There have been more than 20 years with zero returns over the past decades, so when three fish returned to Pettit Lake last year and 38 this year, he felt a cautious optimism. “It tells us what we’re doing is reasonable. I never like to say correct because next year it could be an entirely different situation.” Tardy notes that the tribes’ management style is adaptive, which involves applying what they’ve learned in previous seasons and making quick changes, if necessary.

His colleague Rob Trahant, senior sockeye technician and a Shoshone-Bannock tribal member who’s worked on the project for 20 years, also found the recent returns encouraging. “I’m very optimistic, and I think the numbers will keep growing,” he says. “I know in my lifetime I’ll probably never be able to fish for them, but I’m hoping my kids or grandkids will.”

The Matsaw family on one of their river expeditions while filming the documentary "River of Return"

Skip Armstrong/River Newe

A Culture at Risk

Other Shoshone-Bannocks are focused on helping their communities reconnect to an intrinsic—and fragile—part of the identity. For the Matsaws, the demise of the salmon at the hands of colonizers—at least 106 runs across the Pacific Northwest have already gone extinct—mirrors the experience of many Indigenous peoples, who have been killed, exploited, and forcibly displaced from their ancestral homelands. “The land that we live on is so fragmented and disconnected. It's been plowed under. Every part of us has been erased from the landscape here, locally, just outside our window, on our reservation, just down the road, right outside our door,” Sammy says. “We’re marginalized. We are a reflection of those fish; we, too, are going extinct.”

The Matsaws are addressing the experiences and hardships their community has faced through a nonprofit organization they founded three years ago called River Newe (pronounced New-uh, the Shoshone word for “peoples”). They offer weeklong rafting trips on the Middle Fork of the Salmon River—the largest tributary of the Snake River, and some of the world’s most pristine salmon habitat—geared toward Indigenous youth. Many of the participants, who have never left the reservation, get to experience and reconnect with the land, animals, and plants that their ancestors knew so intimately. As part of the trips, Sammy, who recently completed his Ph.D. in Water Resources, and Jessica, who at the same time completed her Bachelor of Science and Masters in Education with a focus on developing Indigenous curriculum and instruction, also create and facilitate lessons based on STEAM, which stands for the fields of science, technology, engineering, arts, and mathematics. (The documentary River of Return features the Matsaws leading one such trip.)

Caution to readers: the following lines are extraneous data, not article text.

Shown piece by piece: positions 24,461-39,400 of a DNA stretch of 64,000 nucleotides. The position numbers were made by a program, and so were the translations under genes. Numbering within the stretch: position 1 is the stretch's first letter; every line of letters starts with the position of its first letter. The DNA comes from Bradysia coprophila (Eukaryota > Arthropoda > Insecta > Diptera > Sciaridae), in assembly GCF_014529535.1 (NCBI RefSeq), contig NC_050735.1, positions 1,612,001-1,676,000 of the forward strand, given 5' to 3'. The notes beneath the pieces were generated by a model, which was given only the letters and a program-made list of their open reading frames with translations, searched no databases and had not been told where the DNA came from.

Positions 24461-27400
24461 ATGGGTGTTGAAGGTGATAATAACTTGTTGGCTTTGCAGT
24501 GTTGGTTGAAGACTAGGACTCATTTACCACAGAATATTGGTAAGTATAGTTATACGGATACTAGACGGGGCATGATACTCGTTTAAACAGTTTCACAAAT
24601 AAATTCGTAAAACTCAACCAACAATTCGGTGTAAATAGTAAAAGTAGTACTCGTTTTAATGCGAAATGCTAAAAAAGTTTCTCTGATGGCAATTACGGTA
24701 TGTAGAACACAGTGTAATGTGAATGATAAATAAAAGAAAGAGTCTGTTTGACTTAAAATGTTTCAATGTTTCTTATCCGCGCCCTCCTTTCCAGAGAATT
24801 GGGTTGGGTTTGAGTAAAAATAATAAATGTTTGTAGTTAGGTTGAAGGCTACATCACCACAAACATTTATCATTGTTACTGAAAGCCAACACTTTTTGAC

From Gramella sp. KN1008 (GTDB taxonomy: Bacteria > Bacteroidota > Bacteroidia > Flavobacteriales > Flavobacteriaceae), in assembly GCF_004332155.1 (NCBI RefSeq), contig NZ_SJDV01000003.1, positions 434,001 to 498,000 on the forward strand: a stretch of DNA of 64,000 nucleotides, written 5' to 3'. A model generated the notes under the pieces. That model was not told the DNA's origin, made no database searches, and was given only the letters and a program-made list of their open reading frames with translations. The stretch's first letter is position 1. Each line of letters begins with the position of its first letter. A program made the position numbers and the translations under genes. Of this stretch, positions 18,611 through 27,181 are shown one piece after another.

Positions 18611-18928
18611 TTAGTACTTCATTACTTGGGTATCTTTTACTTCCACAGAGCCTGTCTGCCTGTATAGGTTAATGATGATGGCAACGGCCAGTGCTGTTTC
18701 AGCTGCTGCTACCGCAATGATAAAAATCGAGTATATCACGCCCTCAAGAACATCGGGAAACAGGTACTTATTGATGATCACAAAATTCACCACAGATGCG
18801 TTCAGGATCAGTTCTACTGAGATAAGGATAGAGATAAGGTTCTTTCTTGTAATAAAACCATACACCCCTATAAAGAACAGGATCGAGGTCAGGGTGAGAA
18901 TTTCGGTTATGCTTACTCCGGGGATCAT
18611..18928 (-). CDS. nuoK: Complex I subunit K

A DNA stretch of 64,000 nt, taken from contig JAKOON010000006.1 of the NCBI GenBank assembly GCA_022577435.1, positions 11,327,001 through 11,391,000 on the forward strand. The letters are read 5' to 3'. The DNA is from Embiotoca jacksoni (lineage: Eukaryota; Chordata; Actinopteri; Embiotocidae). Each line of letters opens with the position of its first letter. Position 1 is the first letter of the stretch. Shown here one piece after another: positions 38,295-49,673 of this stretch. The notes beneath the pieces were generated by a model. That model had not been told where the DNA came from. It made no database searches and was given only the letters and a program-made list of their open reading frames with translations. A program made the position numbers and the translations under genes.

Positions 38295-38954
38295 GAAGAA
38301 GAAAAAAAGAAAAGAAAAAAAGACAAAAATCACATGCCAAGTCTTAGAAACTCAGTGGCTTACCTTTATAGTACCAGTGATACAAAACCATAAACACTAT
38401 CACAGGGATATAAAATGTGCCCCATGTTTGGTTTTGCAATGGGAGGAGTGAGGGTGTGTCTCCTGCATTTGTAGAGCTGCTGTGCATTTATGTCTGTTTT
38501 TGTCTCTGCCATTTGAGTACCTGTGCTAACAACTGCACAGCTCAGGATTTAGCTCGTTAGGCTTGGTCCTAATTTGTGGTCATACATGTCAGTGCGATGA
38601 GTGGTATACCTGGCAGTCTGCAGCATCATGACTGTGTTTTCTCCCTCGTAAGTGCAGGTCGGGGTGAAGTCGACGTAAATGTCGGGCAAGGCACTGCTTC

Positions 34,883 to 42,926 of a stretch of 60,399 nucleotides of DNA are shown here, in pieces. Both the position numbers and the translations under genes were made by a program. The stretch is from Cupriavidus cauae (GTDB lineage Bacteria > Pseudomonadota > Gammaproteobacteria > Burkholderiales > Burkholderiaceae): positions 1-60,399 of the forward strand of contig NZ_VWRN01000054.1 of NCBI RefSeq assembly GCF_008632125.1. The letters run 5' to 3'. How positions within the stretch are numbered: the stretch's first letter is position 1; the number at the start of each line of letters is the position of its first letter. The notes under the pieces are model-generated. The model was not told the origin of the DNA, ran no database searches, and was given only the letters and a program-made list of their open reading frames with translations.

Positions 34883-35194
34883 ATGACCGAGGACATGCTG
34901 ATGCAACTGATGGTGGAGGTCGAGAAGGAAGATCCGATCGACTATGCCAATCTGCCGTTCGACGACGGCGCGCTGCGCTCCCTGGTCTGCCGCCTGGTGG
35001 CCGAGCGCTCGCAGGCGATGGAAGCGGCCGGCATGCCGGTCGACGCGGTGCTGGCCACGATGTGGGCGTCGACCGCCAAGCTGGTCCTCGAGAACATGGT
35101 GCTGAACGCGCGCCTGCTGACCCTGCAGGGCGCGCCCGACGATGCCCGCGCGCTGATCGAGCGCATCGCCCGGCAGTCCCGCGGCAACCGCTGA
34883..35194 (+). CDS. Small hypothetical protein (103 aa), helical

“You see the world as it was before and you’re able to revive that wholeness,” Jessica says of the river expeditions. “We’ve also been able to create a space where our cultural values are not questioned.”

In addition to making space for young people—including their own four children—to set roots, and ensuring that their ancestors’ footprint is preserved, she and Sammy hope through River Newe to inspire a new generation of conservationists. After all, Jessica says, “our ancestors have been scientists since time immemorial.” She describes the feeling of connection to food and the land that comes over her when on the river. “The salmon holds so much power. It’s medicine. And there’s the high respect of what that salmon had to go through to be here. Again, that is a reflection of our people.”

As with the sockeye recovery program, Jessica notes that the Shoshone-Bannock Tribes have had to master how to be adaptive and responsive. “That’s something we’ve learned how to do as an Indigenous people over hundreds of years,” she says. “We’ve had to either figure it out or die. You are seeing right now the best and the strongest of our community because we had to be. The same goes for our salmon.”

Snake River sockeye salmon that have returned from the Pacific Ocean to Idaho over the summer are swimming in a holding tank at the Eagle Fish Hatchery in southwestern Idaho. Fisheries biologists in Idaho say they think they know why a relatively new $13.5 million hatchery intended to save Snake River sockeye salmon from extinction is instead killing thousands of fish before they ever get to the ocean.

Dan Baker/Idaho Fish and Game via AP

A Cascade of Impacts